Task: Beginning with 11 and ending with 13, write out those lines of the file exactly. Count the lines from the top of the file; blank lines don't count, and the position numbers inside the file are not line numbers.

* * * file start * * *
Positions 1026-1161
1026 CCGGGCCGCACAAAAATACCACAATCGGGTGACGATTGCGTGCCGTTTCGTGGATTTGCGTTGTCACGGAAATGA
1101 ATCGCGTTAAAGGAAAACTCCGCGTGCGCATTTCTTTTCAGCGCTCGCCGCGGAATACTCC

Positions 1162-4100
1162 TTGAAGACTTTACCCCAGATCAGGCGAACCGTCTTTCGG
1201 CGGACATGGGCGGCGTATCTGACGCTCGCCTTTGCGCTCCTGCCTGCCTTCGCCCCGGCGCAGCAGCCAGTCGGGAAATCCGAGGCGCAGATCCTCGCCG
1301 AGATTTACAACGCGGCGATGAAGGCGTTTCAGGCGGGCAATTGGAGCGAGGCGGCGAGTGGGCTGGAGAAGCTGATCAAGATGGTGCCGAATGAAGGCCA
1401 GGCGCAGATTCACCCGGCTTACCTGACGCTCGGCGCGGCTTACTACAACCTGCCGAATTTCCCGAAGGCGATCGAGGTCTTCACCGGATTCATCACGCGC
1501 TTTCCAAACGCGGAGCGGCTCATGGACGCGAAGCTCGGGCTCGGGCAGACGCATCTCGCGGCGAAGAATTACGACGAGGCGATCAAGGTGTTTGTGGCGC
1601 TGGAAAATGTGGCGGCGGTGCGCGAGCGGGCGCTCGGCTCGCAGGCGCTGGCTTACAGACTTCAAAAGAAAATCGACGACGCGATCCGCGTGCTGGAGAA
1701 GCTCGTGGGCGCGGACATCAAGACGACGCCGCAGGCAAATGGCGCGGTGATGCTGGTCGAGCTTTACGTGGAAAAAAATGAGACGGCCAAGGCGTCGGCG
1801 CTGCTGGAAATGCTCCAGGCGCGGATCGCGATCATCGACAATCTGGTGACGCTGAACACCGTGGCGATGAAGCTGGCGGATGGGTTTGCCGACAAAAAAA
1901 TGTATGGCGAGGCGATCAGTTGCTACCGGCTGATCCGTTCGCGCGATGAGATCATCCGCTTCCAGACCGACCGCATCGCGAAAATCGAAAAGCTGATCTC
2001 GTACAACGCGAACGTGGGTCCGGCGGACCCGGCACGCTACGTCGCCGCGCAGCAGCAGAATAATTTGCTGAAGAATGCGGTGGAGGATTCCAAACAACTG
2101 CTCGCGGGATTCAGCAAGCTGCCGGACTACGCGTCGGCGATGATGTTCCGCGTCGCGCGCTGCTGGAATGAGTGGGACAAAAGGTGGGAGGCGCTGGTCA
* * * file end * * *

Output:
1701 GCTCGTGGGCGCGGACATCAAGACGACGCCGCAGGCAAATGGCGCGGTGATGCTGGTCGAGCTTTACGTGGAAAAAAATGAGACGGCCAAGGCGTCGGCG
1801 CTGCTGGAAATGCTCCAGGCGCGGATCGCGATCATCGACAATCTGGTGACGCTGAACACCGTGGCGATGAAGCTGGCGGATGGGTTTGCCGACAAAAAAA
1901 TGTATGGCGAGGCGATCAGTTGCTACCGGCTGATCCGTTCGCGCGATGAGATCATCCGCTTCCAGACCGACCGCATCGCGAAAATCGAAAAGCTGATCTC